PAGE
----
Recently, we have looked at how to develop Tier 2 vocabulary across the school. We have created a list of Tier 2 words teachers will teach their pupils.

Reception and Key Stage 1 

The Meadow and the Woodland words are taught through the Ruth Miskin ‘Talk through stories’ program. Lessons occur throughout the week that immerse the pupils in reading, understanding and using the word in various situations.

HOW TALK THROUGH STORIES WORKS

Talk Through Stories is for all children, especially those not from a language-rich home. It is designed to extend and deepen children’s vocabulary so that they can understand the books they will soon be able to read for themselves. Time is not on their side. That is why it has been so essential to plan specifically and systematically – step by step – to develop their vocabulary.

In Story Week, we help children get to know the story well: the plot, the characters, and their actions and motives.

In Vocabulary Week, we explore eight words from the story. These words have been specifically selected to develop children’s understanding of each word in the context of their everyday lives.

Key Stage 2

The Tier 2 words we teach are carefully selected by choosing high-quality texts that link to our curriculum. Teachers choose their Tier 2 language from these texts to seamlessly intertwine reading and vocabulary instruction. Although the texts relate to the curriculum, the words taught have the greatest scope of utility across various circumstances.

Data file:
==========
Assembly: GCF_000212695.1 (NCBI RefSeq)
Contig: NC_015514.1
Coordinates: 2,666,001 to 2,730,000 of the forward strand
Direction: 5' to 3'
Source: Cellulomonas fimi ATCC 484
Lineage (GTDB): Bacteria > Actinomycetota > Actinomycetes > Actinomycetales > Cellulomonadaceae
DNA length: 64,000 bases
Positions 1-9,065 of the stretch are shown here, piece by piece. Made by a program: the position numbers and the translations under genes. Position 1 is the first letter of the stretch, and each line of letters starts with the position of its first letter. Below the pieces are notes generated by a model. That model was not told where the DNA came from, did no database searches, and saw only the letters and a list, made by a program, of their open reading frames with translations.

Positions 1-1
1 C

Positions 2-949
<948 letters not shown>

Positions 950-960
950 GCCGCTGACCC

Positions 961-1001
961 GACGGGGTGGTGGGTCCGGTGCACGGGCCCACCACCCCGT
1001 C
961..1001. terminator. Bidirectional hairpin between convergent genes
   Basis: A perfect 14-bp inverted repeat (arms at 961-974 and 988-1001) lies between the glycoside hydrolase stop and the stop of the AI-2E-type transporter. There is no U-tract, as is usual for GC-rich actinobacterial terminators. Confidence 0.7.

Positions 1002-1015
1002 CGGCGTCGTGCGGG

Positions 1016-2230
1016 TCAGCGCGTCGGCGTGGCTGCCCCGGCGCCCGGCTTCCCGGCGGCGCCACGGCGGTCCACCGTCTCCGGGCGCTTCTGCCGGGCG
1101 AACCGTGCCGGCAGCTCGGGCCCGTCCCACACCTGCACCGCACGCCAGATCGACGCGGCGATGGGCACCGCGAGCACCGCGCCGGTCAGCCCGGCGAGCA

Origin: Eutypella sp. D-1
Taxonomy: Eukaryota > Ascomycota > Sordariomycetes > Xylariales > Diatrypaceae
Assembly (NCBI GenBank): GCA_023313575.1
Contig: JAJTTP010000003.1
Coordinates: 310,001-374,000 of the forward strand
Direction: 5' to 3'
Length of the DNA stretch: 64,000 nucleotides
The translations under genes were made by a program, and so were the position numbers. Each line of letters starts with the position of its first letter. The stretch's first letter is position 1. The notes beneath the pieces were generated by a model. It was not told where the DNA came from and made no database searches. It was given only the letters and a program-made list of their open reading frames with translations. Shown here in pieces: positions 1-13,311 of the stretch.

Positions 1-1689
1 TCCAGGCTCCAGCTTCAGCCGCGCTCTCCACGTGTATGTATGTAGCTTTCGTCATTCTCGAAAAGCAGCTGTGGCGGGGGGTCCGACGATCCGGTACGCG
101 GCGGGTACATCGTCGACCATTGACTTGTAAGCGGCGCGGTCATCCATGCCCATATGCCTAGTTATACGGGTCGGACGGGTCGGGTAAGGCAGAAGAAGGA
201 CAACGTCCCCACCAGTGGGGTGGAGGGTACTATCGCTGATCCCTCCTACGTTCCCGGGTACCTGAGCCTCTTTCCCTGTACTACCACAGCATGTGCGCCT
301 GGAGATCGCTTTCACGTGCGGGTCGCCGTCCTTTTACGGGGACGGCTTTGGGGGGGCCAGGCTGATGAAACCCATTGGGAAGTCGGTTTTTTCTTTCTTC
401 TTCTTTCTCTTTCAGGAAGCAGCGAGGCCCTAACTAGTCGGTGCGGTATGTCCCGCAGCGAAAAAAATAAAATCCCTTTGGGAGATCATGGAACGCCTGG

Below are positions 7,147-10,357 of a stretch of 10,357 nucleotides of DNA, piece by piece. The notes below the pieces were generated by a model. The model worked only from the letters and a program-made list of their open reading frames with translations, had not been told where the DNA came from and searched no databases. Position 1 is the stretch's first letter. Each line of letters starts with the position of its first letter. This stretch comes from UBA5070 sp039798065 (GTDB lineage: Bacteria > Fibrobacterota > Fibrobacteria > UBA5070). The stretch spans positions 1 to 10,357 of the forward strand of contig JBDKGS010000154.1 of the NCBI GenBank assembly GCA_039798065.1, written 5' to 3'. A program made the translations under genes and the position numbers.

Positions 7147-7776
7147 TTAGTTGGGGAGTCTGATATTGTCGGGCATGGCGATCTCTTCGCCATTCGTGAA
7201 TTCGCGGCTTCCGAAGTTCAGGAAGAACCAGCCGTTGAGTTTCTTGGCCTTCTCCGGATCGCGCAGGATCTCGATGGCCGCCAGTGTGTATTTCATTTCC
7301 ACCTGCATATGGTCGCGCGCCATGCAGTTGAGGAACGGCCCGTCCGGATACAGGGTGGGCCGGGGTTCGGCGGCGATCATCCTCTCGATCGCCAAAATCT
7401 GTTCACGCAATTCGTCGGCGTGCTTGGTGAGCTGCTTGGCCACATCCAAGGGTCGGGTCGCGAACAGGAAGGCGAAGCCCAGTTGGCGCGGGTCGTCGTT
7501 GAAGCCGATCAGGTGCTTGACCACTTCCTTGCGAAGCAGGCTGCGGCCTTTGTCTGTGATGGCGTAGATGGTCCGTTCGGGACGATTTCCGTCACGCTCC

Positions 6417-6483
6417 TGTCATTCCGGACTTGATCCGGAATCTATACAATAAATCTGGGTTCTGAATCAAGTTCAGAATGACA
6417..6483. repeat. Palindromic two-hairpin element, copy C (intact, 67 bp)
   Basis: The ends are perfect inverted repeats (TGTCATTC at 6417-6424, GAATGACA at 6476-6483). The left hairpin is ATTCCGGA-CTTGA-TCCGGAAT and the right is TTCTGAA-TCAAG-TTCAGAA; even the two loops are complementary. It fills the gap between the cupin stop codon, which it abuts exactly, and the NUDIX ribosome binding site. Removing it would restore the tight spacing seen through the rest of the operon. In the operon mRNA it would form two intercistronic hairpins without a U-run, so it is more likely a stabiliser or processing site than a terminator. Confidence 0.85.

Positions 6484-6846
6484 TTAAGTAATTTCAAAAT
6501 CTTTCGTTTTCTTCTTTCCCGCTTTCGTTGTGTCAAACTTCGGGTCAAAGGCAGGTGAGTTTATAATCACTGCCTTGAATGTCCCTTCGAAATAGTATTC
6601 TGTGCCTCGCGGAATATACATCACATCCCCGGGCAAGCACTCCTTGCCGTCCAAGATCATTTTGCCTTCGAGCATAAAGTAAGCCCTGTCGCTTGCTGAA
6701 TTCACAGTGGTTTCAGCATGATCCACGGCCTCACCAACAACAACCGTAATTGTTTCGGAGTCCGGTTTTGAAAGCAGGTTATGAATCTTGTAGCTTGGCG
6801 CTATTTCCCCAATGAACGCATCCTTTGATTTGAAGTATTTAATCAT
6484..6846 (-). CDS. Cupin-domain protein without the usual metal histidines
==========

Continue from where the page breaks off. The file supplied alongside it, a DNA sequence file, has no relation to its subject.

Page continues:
Each Guided Reading session begins with a precise sequence for vocabulary instruction. This sequence remains the same in every KS2 session because ‘the predictability of the format of your vocabulary rollout will both maximise your instructional time and increase student ownership. Habits lead to efficiency and, in this case, optimising the focus on studying words’ (Lemov 2016). The new word is introduced by displaying it on the board and is pronounced by the adult, followed by a call and response from the class. Students are then provided with a child-friendly definition, a picture that illustrates the word, and example sentences to understand how it is (and is not) used in context. New words are introduced in this manner, and as the adult presents each new word, they quiz pupils on the previous vocabulary (again, using whole class call and response to maximise participation). Pupils are then equipped with the knowledge of these new words they encounter in the text used in that session.

 

 

The Meadow and Woodland Tier 2 vocabulary lists

The Ocean’s Tier 2 vocabulary list 

The Mountain’s Vocabulary Tier 2

 

The measure of the children’s knowledge of the words taught can be categorised by

Stage 1: No knowledge

Stage 2: General sense: for example, enormous – ‘Does it have something to do with being big?’

Stage 3:  Narrow, context bound knowledge: for example, has knowledge of a word but not able to recall it readily.

Stage 4: Rich knowledge, decontextualised knowledge of a word’s meaning, its relationship to other words, and its extension to metaphorical uses